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Hmong musicians from Guizhou perform on lusheng in a variety of sizes

The lusheng (simplified Chinese: 芦笙; traditional Chinese: 蘆笙; pinyin: lú shēng, pronounced [lǔʂə́ŋ]; Vietnamese: Khèn Mông; also spelled lu sheng; spelled ghengx in standard Hmong and qeej in Laotian RPA Hmong) is a Hmong musical instrument, a mouth organ with multiple bamboo pipes, each fitted with a free reed, which are fitted into a long blowing tube made of hardwood. It most often has five or six pipes of different pitches, and is thus a polyphonic instrument. It comes in sizes ranging from very small to several meters in length.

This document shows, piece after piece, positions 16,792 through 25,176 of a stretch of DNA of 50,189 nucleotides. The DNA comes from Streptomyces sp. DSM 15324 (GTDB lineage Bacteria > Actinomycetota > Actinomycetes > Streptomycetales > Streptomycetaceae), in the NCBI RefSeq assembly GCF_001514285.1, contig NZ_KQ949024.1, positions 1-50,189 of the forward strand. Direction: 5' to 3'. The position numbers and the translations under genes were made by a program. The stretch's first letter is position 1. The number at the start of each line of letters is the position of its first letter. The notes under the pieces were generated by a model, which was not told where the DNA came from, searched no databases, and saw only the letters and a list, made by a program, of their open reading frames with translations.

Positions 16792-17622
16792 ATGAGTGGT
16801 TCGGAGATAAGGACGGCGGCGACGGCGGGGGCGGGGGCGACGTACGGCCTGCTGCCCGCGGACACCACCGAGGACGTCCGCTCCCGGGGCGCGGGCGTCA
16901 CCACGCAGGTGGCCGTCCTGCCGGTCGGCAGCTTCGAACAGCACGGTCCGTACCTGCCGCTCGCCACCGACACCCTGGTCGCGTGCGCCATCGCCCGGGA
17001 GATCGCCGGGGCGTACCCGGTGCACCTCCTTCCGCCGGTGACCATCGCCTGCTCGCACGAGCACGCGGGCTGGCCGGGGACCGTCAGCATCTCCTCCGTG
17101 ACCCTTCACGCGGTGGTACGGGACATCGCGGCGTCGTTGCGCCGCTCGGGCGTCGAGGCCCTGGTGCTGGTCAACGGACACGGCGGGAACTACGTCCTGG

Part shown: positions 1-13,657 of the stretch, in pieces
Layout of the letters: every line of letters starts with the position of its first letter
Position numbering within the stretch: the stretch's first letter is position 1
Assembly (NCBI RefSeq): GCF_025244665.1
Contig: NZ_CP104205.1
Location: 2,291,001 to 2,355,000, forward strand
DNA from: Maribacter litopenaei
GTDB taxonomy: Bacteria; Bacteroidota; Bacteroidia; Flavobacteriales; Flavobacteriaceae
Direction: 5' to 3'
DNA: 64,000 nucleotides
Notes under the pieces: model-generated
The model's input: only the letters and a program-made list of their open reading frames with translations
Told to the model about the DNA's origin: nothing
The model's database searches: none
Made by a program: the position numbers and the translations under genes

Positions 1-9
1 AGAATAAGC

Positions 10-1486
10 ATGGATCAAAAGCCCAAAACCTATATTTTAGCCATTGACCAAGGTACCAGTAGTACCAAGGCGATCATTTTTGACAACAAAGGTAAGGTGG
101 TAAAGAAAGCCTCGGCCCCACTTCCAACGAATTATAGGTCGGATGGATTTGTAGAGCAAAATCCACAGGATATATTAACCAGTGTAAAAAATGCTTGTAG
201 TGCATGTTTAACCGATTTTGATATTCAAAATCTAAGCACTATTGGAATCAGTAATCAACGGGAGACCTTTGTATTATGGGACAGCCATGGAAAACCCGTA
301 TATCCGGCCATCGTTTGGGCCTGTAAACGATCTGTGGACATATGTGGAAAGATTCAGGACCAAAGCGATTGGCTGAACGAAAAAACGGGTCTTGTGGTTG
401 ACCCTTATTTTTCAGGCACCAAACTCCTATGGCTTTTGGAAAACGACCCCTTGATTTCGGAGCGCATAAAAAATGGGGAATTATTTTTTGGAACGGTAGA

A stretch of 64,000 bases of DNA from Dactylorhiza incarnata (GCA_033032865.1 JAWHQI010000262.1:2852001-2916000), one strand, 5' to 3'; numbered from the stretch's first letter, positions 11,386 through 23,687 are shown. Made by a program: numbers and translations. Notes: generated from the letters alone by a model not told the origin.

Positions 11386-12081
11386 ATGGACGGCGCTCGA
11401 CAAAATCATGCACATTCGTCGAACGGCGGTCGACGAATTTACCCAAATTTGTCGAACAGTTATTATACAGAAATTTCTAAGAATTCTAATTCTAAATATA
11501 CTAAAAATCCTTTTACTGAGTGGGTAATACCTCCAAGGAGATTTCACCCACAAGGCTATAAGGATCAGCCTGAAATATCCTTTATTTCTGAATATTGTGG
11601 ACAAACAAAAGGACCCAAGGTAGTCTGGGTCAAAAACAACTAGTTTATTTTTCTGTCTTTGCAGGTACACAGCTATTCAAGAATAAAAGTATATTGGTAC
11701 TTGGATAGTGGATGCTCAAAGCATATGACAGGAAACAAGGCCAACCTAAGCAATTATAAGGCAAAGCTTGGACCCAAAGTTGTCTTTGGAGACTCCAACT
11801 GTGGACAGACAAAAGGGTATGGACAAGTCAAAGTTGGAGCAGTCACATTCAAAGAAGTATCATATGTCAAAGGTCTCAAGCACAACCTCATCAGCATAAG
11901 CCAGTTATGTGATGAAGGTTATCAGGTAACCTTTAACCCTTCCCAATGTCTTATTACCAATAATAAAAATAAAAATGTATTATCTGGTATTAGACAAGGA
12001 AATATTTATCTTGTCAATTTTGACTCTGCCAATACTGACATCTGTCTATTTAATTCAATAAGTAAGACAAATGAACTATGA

The lusheng is used primarily in the rural regions of southwestern China (e.g. Guizhou, Guangxi, and Yunnan) and in nearby countries such as Laos and Vietnam, where it is played by such ethnic groups as the Miao (Hmong-Hmyo-Hmao-Hmu-Xong) and Dong. Performers often dance or swing the instrument from side to side while playing. Since the late 20th century, a modernized version of the instrument has been used in composed compositions, often as a solo instrument with Chinese traditional instrument orchestra.

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